- $\Phi(z,s,\alpha)$ is the Lerch Transcendant;
- $ {\rm Li}$ is the Polylogarithm.

---- Addendum ---- From this related post we get $$ \sum\limits_{1\, \le \,\,n} {{1 \over {n^{\,n} }}x^{\,n} } = x\sum\limits_{0\, \le \,\,n} {{1 \over {\left( {n + 1} \right)^{\,n + 1} }}x^{\,n} } = x\int_{\,0}^{\,1} {t^{\, - \,x\,t} dt} $$ and since $$ A(z) = \sum\limits_{0\, \le \,n} {a_n \,z^n } \quad \Leftrightarrow \quad \int_{\;t\, = \,0}^\infty {e^{\, - \,t} A(z\,t)\,d\,t} = \sum\limits_{0\, \le \,n} {n!a_n z^{\,n} } $$ we get another integral representation $$ \bbox[lightyellow] { \eqalign{ & I( - x) = \sum\limits_{0\, \le \,\,n} {{{n!} \over {\left( {n + 1} \right)^{\,n + 1} }}x^{\,n} } = \int_0^\infty {{{e^{\, - u} du} \over {1 - x\,u\,e^{\, - u} }}} = \cr & = \int_{\,u\, = \,0}^{\,\infty } {e^{\, - \,u} \int_{\,t\, = \,0}^{\,\,1} {t^{\, - \,x\,u\,t} dt\,} du} = \int_{\,t\, = \,0}^{\,1} {\int_{\,u\, = \,0}^{\,\infty } {e^{ - \,u\left( {1 + x\,t\ln t} \right)}\, dt\,} du} = \cr & = \int_{\,t\, = \,0}^{\,1} {{{dt} \over {\left( {1 + x\,t\ln t} \right)}}} \cr} }$$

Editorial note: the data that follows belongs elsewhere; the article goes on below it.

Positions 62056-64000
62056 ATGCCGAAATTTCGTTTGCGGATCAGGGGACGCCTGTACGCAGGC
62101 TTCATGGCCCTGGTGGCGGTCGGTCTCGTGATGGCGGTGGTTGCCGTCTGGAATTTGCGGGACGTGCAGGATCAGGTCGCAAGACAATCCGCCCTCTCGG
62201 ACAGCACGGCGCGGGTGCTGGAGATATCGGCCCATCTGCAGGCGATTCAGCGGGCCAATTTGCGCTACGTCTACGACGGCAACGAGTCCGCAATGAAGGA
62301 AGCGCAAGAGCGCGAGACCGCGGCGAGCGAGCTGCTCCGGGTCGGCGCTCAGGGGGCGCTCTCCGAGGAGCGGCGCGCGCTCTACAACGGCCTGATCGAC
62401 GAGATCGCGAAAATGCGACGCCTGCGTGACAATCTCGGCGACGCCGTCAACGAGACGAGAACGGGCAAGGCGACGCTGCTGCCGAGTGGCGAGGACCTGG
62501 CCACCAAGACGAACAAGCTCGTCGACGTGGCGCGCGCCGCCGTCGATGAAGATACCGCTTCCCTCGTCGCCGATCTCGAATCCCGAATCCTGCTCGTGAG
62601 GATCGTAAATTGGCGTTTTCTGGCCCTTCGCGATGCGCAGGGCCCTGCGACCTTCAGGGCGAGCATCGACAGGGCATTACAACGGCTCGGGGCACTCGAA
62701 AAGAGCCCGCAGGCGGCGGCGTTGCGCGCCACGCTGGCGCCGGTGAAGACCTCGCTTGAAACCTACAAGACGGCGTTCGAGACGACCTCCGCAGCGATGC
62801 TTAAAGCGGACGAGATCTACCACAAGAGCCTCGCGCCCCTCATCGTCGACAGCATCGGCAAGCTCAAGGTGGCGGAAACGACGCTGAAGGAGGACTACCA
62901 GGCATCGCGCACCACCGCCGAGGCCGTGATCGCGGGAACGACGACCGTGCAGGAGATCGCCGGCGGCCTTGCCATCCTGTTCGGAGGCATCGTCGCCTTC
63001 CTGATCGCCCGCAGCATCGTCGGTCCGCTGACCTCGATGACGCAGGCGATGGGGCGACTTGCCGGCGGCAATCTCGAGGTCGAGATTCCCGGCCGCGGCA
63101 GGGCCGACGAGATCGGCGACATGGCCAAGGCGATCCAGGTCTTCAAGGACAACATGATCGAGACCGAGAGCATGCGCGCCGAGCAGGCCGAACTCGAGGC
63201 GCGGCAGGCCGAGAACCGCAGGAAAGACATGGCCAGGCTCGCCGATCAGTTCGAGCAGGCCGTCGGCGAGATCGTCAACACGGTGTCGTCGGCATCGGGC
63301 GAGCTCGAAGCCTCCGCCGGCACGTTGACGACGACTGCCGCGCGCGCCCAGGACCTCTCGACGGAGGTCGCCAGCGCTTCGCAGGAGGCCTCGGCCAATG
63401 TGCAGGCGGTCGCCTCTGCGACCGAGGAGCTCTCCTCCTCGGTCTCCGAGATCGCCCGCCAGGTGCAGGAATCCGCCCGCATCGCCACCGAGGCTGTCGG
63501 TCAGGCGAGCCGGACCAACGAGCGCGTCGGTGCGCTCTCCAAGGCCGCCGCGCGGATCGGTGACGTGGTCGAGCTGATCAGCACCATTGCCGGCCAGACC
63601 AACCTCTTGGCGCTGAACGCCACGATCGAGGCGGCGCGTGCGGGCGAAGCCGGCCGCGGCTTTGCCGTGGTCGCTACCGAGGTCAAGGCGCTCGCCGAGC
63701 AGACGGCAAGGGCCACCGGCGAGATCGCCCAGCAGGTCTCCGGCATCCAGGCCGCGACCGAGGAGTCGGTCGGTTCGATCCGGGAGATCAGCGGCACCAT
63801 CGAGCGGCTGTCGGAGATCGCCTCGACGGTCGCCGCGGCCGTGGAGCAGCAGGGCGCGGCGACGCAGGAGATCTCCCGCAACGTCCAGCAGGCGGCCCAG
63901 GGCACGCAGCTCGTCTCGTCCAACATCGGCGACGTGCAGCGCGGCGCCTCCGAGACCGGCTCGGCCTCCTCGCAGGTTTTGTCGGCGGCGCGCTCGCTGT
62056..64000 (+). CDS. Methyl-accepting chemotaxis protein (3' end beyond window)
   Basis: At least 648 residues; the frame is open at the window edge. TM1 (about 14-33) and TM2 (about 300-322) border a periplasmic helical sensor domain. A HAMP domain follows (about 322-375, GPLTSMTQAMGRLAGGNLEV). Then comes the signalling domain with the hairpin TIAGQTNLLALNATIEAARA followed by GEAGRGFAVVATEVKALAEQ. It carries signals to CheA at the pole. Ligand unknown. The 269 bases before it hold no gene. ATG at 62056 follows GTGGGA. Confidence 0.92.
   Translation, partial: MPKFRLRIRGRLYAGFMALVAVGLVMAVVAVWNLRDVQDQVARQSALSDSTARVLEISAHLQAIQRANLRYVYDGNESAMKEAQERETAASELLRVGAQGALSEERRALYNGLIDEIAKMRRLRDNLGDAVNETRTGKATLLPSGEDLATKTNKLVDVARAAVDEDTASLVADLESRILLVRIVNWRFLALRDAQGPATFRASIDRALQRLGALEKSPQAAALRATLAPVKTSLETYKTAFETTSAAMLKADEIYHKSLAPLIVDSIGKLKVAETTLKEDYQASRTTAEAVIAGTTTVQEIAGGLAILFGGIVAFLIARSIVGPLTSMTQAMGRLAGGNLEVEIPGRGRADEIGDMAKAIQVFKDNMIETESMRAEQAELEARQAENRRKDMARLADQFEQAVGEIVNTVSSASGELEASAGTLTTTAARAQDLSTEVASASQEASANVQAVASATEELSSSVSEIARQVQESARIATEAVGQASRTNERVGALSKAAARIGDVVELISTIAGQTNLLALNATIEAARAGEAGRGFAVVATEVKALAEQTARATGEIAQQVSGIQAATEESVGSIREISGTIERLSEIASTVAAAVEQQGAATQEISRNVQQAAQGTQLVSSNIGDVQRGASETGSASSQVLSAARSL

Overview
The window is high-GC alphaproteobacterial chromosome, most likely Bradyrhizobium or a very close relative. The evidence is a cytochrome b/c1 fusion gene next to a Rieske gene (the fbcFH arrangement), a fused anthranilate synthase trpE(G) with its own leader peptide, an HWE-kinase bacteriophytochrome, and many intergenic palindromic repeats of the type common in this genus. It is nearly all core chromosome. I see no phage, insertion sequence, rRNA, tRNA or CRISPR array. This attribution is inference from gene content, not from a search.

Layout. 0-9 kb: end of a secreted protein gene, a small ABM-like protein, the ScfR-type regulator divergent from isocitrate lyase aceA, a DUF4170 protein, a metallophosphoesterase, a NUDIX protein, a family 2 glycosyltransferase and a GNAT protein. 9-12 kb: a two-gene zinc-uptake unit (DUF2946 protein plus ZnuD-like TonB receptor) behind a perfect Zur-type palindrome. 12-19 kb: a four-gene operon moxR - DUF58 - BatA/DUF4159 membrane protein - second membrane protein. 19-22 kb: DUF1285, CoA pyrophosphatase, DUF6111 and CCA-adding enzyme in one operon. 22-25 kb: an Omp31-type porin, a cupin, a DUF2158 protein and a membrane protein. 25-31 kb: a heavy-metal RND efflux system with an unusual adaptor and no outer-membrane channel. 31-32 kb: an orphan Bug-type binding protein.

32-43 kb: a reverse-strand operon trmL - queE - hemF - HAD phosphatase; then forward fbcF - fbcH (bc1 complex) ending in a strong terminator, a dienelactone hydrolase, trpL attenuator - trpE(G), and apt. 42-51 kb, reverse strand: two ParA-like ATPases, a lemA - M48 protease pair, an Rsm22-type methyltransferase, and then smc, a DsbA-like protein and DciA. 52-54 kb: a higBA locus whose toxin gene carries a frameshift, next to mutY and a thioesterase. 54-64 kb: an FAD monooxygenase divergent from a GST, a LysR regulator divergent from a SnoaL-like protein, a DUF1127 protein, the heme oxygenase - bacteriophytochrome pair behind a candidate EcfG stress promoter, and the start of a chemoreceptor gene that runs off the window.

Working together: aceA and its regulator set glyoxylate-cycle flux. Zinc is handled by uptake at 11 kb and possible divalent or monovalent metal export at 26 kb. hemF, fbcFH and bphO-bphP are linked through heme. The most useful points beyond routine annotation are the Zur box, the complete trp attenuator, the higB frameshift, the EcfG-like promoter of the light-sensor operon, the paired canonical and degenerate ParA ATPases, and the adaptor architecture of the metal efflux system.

Now the second line tells us that $$ I( - 1/s) = \int_{\,u\, = \,0}^{\,\infty } {e^{\, - \,u} \int_{\,t\, = \,0}^{\,\,1} {t^{\, - \,\,\left( {u/s} \right)\,t} dt\,} du} $$ i.e. $$ \bbox[lightyellow] { \eqalign{ & {1 \over s}I( - 1/s) = \int_{\,\alpha \, = \,0}^{\,\infty } {e^{\, - \,s\,\alpha } \left( {\int_{\,t\, = \,0}^{\,\,1} {t^{\, - \,\,\alpha \,t} dt\,} } \right)d\alpha } = \cr & = \int_0^\infty {{{e^{\, - u} } \over {s - \,u\,e^{\, - u} }}du} = \int_{\,t\, = \,0}^{\,1} {{{dt} \over {\left( {s + \,t\ln t} \right)}}} \cr} }$$ so that our integral is tied to the Laplace transform of the interesting function
$\int_{0}^1 {t^{-xt}}dt=\sum_{n=1}^\infty \frac{x^{n-1}}{n^n} = $ Sphd$(-x;1)$